When you are starting up your own business, it’s not unusual for you to have to do everything yourself – from making and selling products, ordering supplies, paying the bills and emptying the bins, to name just a few of your everyday tasks!
As long as you are not overloaded with work, this can be a good way to start, as not only does it save you money but it’s a good way to learn a bit more about all the different activities you need to do to start up and grow your business.
However, not only can doing everything yourself be a bit lonely and take up a lot of time, if you don’t seek support from other people, you can be missing out on invaluable advice which can help you in so many ways such as mentoring, marketing, strategy, finance, introductions and problem-solving.
If you want to grow a limited company, to get support in the above areas you’ll benefit most from having a legal board of directors. But if you want to stay as a sole trader or keep things just as they are without any undue pressure or external influence, you most likely won’t need a board of directors.
However, that doesn’t mean that you don’t need additional support, nor that you can’t get it – you just get it a different way, and without all the legal responsibilities of having a board of directors. And you can do it in two ways – by having an advisory board/group or a virtual board.
An advisory group or board is just that – advisory. There are no legal responsibilities as no-one else is a director, it’s simply a group of people you gather around you to give advice on key aspects of your business. You can hold regular meetings with them all together (as you would in a legal board), or just speak with them separately at any time you need to. The people in your group can change over time as your support needs change. (Note that advisory boards can often turn into formal legal boards over time if that is what your company needs.)
What is important here though is to take time to get the right people. Think carefully about your skills gaps (and you will have some, so be honest with yourself) and the type of help you need. It may be with technical skills, sales skills, social media, finance or understanding the market, or maybe you just want advice from a group of fellow entrepreneurs who have already travelled the same road as you are starting out on. And don’t be afraid to ask for help – most people love to be asked for help!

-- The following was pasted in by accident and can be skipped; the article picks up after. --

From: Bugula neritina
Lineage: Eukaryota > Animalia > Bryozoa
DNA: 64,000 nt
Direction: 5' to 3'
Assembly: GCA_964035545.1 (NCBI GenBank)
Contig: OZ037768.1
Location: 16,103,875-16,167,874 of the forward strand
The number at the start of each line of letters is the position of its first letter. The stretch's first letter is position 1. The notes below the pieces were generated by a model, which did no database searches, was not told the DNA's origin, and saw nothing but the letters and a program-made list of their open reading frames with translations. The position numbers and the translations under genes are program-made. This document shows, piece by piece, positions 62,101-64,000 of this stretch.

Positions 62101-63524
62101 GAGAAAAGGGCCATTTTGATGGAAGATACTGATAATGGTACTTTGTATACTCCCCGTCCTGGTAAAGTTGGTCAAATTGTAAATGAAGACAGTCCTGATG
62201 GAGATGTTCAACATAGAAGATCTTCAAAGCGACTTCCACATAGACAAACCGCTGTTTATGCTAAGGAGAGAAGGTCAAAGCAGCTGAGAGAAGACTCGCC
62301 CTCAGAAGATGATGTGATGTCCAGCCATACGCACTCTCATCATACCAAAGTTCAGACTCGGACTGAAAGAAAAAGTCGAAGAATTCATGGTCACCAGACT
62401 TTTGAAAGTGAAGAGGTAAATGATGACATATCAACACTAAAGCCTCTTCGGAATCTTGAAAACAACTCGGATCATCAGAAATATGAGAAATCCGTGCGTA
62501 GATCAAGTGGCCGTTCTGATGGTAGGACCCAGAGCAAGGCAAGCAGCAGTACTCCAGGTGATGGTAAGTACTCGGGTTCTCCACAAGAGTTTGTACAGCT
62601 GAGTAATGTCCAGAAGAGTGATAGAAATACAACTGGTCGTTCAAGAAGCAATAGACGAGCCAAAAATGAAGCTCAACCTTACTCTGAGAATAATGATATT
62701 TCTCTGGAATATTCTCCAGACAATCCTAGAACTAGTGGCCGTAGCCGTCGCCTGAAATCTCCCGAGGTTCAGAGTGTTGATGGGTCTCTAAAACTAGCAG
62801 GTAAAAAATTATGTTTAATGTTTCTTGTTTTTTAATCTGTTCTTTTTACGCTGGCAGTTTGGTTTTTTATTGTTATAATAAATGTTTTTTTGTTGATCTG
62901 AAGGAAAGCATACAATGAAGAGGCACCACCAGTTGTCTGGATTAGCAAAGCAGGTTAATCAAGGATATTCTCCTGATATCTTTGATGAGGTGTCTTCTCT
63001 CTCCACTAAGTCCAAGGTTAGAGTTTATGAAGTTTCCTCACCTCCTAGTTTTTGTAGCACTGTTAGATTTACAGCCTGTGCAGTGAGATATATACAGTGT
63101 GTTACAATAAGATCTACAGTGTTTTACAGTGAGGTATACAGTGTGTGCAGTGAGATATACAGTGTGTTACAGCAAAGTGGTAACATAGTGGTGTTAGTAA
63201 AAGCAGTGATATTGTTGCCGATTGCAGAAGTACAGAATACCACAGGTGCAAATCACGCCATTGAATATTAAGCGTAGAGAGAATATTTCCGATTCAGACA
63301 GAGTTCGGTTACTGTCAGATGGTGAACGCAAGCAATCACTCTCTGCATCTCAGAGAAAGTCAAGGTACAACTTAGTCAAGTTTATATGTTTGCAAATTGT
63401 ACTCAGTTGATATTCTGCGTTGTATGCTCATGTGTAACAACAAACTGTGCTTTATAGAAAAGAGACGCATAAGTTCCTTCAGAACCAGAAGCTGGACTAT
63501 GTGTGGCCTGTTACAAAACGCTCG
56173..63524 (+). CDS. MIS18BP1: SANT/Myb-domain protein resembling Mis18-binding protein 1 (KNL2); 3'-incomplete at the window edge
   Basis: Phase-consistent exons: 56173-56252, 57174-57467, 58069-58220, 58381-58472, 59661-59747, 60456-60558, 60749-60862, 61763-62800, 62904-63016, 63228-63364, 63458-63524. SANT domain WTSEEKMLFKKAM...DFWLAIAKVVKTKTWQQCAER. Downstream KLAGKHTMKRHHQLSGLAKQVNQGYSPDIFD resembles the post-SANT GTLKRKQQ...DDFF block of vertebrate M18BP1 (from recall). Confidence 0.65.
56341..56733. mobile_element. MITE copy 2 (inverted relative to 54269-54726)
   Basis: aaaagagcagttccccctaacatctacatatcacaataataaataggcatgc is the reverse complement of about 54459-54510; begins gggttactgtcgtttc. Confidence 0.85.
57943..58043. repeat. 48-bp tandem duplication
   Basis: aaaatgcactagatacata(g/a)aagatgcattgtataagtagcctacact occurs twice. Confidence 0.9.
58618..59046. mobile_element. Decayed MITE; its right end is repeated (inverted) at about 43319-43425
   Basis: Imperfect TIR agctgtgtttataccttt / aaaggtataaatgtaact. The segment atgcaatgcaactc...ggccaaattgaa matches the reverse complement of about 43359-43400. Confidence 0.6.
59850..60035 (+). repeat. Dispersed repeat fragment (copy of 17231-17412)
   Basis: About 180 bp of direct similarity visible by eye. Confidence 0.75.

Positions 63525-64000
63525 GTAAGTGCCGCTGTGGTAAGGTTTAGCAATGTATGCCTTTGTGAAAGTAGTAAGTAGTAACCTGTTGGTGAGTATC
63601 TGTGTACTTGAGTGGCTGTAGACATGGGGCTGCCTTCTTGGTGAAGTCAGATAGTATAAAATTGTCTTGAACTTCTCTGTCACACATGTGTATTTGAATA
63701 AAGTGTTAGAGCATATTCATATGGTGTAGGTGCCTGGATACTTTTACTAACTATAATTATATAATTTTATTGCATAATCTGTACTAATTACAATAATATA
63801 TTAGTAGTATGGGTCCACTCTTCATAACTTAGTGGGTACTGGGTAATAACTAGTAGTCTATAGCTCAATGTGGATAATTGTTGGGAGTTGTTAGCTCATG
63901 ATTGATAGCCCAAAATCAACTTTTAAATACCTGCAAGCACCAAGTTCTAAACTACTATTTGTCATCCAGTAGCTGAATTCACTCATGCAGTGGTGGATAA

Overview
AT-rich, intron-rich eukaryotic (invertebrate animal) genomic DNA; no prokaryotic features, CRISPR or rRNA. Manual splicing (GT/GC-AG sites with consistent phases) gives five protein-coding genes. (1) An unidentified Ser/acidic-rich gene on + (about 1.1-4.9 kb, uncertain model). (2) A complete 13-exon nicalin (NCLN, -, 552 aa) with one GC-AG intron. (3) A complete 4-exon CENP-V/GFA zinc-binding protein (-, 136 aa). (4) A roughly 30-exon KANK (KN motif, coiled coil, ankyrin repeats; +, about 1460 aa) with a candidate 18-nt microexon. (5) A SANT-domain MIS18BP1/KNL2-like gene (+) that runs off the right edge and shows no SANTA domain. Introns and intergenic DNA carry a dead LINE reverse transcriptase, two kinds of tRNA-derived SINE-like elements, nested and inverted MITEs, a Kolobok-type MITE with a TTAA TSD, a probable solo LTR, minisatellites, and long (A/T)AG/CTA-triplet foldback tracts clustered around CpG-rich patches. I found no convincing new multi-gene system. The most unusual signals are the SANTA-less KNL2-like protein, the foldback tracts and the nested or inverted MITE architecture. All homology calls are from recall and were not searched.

Ask around for recommendations of potential group members, do your detective work on them and make sure you are clear about your advisory arrangement with them. If it’s not a lot of time many people will help you for free, but some people will require a fee – as long as you clearly discuss the arrangement and confirm whatever you agree with them in writing at the start, you will be fine. If you want to discuss anything confidential with your advisers, make sure they sign a confidentiality agreement with you before you tell them anything. And of course, please treat everyone with courtesy and respect and be mindful that they will only have a limited amount of time available for you.
A virtual board is completely different and a lot of fun – it all goes on in your head! Think of four or five people you admire or respect in life and business – and it can be anyone, from Richard Branson or Steve Jobs, to Sheryl Sandberg or Michelle Obama – and in your head visualise them all gathered around a table, there to help you make decisions on your business. Write down your key questions and ask your famous and very well-connected board what they would do about this problem or that opportunity. You can even go as far as having a proper agenda and a set time for this meeting!
You will be amazed at the answers that come back to you pretty quickly (you probably have a pretty good idea that Branson would do something one way, Sandberg another) and how helpful a virtual board can be in making key decisions. What you are doing here is helping yourself look at things with a different perspective and a hefty dose of inspiration. Your gut instinct probably knows the right answers anyway…but why not get some virtual help from some of the best business brains in the world? Try it on for size and see if it works for you. I have virtual boards constantly – my colleagues always know when I’m in a virtual board meeting as they see me shaking my head and having discussions with myself!